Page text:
My brother, Victoria’s dad, and his family had only recently moved into their new home. They had picked new paint colours and a vibrant pink was chosen for Victoria’s room. The cans of paint were left in each room waiting for the time when mom would get around to painting the walls. As you can see Victoria couldn’t wait. My very clever niece used a kitchen butter knife to pry open the paint and went to work painting the room herself. A smaller knife with a sharp edge is the perfect in-between knife for children 6 to 10 years old. Their hands aren’t quite large enough for a full-sized knife, but they have the hand-eye coordination required to yield a real knife blade. A paring knife might seem like a good transitional knife, but its dainty size doesn’t allow enough clearance between handle and a cutting board for tiny hands. A brightly colored knife, and one with a sheath for covering the blade, is a beautiful way to create a sense of ownership for your tiny chef. You can also check out the best knife reviews before buying. There’s no got to wait until they will argue with us to urge the ball rolling. Giving kids responsibility for his or her actions, their belongings, and their home helps combat the prolific creep of entitlement so evident in much of today’s society. One of the foremost difficult hassles to affect is an insect infestation within the home. Among the various insects which will enter your house, pesticide for roaches and ants are the foremost despised. Just one roach can cause you to want to tear your hair out. And if ants find food in your kitchen or within the remainder of your house, you’ll quickly find yourself with many them marching in and out.

When her mom discovered the mess she called me. “What do I do?” she asked desperately. My reply was “take pictures.” She was a little taken aback at my reply. But it only took a short while to convince the photographer in her that this was worth shooting. So she did. And I’m ever so grateful she did. These are treasures.

Of course she did have a conversation afterwards with Victoria about what she was thinking and why she decided to paint her room. And her reasons were quite logical. First of all, her mom hadn’t yet. Plus, she wanted to play “Trading Spaces” a HGTV home decor show where neighbours decorated a room in each others homes. Her brother refused so she went ahead herself and got started. Perfectly logical in the mind of a 3 year old! The show was a favourite of mom’s and the kids enjoyed it as well. In fact, mom later sent them off to the Life Network where they gave such joy there that my niece was rewarded with a t-shirt from the network!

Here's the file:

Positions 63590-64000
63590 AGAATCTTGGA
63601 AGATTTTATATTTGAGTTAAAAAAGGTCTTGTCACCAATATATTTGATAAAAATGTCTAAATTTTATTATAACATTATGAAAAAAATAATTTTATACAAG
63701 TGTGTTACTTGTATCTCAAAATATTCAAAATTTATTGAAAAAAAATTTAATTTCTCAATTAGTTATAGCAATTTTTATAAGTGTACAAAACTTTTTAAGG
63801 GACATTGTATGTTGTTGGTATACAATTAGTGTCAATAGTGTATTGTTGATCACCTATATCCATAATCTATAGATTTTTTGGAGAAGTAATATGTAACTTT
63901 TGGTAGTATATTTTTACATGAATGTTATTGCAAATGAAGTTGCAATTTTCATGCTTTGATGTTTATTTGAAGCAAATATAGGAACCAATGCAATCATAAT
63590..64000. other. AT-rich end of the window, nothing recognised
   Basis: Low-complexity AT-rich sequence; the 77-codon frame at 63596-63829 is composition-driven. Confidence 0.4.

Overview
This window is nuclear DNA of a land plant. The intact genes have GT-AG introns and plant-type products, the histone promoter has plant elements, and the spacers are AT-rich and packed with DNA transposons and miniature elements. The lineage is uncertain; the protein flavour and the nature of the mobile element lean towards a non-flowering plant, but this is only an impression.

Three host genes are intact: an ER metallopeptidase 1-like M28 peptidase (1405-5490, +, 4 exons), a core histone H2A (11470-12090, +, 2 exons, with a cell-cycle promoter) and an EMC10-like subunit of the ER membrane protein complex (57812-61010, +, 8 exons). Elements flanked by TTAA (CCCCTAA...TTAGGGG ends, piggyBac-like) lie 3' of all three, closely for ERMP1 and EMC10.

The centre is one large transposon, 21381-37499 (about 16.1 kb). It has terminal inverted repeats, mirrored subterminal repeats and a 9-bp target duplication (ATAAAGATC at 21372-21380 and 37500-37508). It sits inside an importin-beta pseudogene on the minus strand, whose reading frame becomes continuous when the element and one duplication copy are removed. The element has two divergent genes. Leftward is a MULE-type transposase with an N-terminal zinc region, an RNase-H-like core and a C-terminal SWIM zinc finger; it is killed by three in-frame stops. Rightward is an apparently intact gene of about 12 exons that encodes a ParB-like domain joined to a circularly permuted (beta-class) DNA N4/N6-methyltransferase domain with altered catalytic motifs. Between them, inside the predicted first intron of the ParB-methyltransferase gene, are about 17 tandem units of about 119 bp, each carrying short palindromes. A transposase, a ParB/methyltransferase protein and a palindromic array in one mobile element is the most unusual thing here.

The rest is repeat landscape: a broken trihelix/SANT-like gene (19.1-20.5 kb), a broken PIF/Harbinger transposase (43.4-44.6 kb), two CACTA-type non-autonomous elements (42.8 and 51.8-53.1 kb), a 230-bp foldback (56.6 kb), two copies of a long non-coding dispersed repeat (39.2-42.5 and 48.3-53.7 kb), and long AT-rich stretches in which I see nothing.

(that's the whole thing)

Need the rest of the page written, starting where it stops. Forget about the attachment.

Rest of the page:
In the course of all this, many people would suggest that my niece should have been punished. In traditional discipline I cannot imagine what would have happened to a child who had gotten up to such mischief. In fact I suggest that many of us, as children, would have been severely punished for this sort of thing. I’m sure I would have. But what would that have truly accomplished that wasn’t accomplished by a different reaction? My niece understood by the severity of her mother’s emotions when she was discovered that she had done wrong. She didn’t need punishment. She felt bad enough. Even though she was eventually photographed and fussed over, at just under 4 years old, she understood that this was not something she should attempt again. She watched her parents pull out the carpet in her brand new bedroom and work to remove paint where necessary and repair the damage that was done. She understood and she felt remorse.

And the parents, particularly Victoria’s mom is probably much prouder of her reaction at the time than if she’d lost control and spanked Victoria instead of calling me first to talk her down. Who knows how that would have gone? In such an angry state, hardly anyone would have blamed her for using corporal punishment, but not using it took greater self-control and strength and that is something to be very proud of.

And what of Victoria? Without punishment has she gone into a life of destruction? Is she a vandal now, wreaking havoc wherever she goes? Of course not. She’s a wonderful, well-behaved, well-loved and loving child. She’s delightful and sweet these many years later. She has not repeated the behaviour at all. She felt remorse, learned a lesson and I’m confident she will not repeat this or similar actions. Even without punishment! Imagine that.

We speak of redirection for children when they are young, to remove them from the temptation to do wrong, steering them gently in the direction we’d have them go, instead of allowing them to hit a playmate or snatch a toy.

As parents we need sometimes to redirect ourselves. We need to grab a cup of tea, go for a walk, call a friend, or grab the camera to help us through those angry moments when we’ve lost our tempers and feel like lashing out at our children for their antics. Long term the memories will be happier, the final outcome will likely remain unchanged, but the most important thing is that our relationship and attachment with our children is undamaged by our behaviour in the heat of the moment.

Do you have any examples of ways you redirected yourselves when tempted to slip back into the punishment style of discipline? They don’t have to be quite as dramatic as my neice’s little escapade!

Carolyn R. Parsons is a writer. She is married to Kent Chaffey and they have four daughters, aged 3 to 18. She blogs at BreezeDaze. Her first book, a poetry collection called Wind Rhymes will be published at the end of September.